Can you remember the first time you experienced fear?
I’ve been told that as a child I suffered from night terrors although I have no memory of those experiences and apart from a couple of times when I was involved in accidents I don’t really recall true fear - there’s been times when I have felt unnerved at locations and a strong desire to complete the task and leave.
How would you describe your investigative methods? (Research? Do you use any equipment?)
I would describe my investigative methods as scientific in their methodology with a strong application of common sense. Rational and thoughtful as opposed to rushing headlong around in the dark. Equipment features strongly in much of investigative techniques as it is necessary to measure a broad range of environmental variables i.e. temperature, sound, light etc. As a science focussed researcher it is important that any equipment I use is able to work to accepted defined standards and is properly calibrated. Some equipment has been purposely designed to be “media friendly” as it has often been necessary to demonstrate either the equipment or some aspect of what it is measuring in a way that is helpful to the viewing or listening audience.
Investigation techniques are normally dictated by the nature of the case and the specific needs of the various clients, be they domestic, private or media and can range from quite short visits to investigations lasting many months or sometimes years.
Have you personally experienced anything that you have felt cannot be explained?
Several times; although perhaps the most intriguing might be an occasion when more than a dozen people investigating an abandoned former school heard sounds at 1 O’clock in the morning which can only be described as a playground full of children. The event lasted for nearly a minute and was not only heard by everyone present but was also recorded by a dozen sound recorders placed throughout the building. Despite several weeks attempting to replicate the experience and test various ideas that it was mundane, no explanation was ever found. There have been several other times over the years when I have been left baffled by an event or experience which reinforce my belief that there is certainly something that we as yet have little or no understanding of.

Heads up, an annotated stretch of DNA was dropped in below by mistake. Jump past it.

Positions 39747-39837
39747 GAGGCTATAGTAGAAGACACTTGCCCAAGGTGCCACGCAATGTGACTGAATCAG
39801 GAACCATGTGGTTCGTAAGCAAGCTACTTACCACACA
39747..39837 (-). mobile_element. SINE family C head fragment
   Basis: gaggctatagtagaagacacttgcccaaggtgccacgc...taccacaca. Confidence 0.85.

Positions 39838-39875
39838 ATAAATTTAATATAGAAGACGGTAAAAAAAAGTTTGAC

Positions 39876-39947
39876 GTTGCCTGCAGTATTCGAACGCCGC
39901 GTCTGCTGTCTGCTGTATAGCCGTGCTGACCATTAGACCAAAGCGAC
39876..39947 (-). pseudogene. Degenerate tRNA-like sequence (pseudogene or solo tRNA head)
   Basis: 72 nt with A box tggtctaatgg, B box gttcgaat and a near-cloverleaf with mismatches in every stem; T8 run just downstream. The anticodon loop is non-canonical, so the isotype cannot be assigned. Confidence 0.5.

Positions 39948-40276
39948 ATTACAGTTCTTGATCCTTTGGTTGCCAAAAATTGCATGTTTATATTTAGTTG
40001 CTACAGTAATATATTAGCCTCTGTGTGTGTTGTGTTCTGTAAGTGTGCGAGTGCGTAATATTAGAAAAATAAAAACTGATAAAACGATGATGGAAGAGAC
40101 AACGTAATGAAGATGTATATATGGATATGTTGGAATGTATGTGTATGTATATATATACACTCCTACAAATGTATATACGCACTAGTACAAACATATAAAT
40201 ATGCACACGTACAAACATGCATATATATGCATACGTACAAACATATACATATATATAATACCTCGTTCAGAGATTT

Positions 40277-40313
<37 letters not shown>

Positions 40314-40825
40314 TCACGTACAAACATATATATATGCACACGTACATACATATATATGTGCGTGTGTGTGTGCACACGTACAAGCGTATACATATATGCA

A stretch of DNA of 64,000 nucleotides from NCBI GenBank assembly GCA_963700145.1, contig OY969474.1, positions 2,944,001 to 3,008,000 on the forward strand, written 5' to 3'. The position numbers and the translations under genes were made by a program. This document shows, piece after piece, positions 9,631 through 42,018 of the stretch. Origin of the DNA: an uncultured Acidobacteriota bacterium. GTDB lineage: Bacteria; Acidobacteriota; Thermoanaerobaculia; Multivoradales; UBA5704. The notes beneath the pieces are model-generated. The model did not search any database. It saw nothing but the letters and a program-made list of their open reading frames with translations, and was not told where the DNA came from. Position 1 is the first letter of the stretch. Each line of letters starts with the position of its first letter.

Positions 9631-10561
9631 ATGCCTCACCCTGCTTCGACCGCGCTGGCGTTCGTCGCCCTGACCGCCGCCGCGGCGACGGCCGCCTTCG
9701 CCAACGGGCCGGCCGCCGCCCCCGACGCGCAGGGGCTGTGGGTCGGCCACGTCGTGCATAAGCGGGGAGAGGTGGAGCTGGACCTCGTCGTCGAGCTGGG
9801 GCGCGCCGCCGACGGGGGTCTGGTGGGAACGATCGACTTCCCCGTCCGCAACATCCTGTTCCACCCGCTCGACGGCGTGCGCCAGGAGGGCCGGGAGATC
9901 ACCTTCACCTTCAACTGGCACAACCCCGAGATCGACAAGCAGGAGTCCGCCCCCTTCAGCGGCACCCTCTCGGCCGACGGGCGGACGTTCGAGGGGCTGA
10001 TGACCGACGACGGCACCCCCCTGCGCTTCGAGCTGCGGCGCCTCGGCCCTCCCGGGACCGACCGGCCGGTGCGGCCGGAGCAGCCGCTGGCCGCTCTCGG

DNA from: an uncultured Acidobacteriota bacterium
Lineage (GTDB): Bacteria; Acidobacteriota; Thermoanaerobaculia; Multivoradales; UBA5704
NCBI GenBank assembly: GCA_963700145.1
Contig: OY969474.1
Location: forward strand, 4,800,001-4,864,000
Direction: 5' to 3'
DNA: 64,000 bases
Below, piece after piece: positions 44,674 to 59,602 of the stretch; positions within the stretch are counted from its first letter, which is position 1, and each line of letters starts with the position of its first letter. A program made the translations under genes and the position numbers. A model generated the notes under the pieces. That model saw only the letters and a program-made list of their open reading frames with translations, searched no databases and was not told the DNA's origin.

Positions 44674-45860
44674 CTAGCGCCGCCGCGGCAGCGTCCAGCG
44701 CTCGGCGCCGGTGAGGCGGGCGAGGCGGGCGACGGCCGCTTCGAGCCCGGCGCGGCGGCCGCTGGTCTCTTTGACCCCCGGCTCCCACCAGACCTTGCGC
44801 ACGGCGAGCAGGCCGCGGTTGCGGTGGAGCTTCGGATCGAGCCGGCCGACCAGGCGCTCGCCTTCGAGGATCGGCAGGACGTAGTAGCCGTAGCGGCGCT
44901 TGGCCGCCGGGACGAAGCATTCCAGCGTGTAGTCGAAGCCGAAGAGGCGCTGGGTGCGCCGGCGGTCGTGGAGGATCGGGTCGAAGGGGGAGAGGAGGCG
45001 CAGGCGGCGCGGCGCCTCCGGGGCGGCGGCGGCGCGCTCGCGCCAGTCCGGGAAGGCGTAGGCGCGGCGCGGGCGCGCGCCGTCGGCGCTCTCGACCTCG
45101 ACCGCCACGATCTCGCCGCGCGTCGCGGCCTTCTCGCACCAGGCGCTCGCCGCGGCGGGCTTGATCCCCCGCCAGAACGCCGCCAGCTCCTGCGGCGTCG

When conducting investigations do you work alone or as part of a team?
Normally, on investigations I work alongside other members of Para.Science. It is important to have some verification of any personal experiences, plus the nature of investigation process makes it necessary to have additional observations and measurements. I find that small groups make for a better investigation as there are fewer human factors that need to be dealt with.
Is there anything or anywhere you would really like to investigate?
This could be a very long list - but my top locations would be Hampton Court, The Aldwych Tube station in London and a return to the Cammell Laird shipyard in Merseyside. Heading further afield, the Queen Mary in California or Alcatraz Island in San Francisco would appear near the top of my list - each has many unanswered questions that I would love to explore and attempt to answer.
What experience do you have working in this field? And for how long?
I’ve been hunting for ghosts or explanations for ghosts for more than 25 years that I can recall although recently I discovered from my parents that as a child I spent many family holidays looking for ghosts so perhaps it’s something I’ve always been doing. I sometimes get told that you cannot be an expert in the paranormal and ghost hunting and that is something I would certainly agree wholeheartedly with although I do believe that you can certainly develop an expertise in the techniques and methods of measuring, monitoring and observing locations.
Have you ever appeared on Television before?
Apart from Crimewatch, I have appeared or worked on more than 50 TV shows both live and recorded, mostly documentaries for broadcasters such as Discovery, National Geographic and The BBC. I have also worked on more popular ‘entertainment’ orientated shows such as Most Haunted, I’m Famous & Frightened and Paranormal Investigation Live. In addition to the front of camera role I have also been extensively involved as an advisor on many shows devising experiments or designing equipment for use on the show.
Is this your full time job? If not what do you do?
Nowadays I would consider Psychical Research / Ghost Hunting to be a full time career, although it is a multi facetted role that encompasses much more than just sitting in dark buildings waiting for ghosts to appear, which let’s face it is normally pretty boring and dull.
© Steve Parsons 2011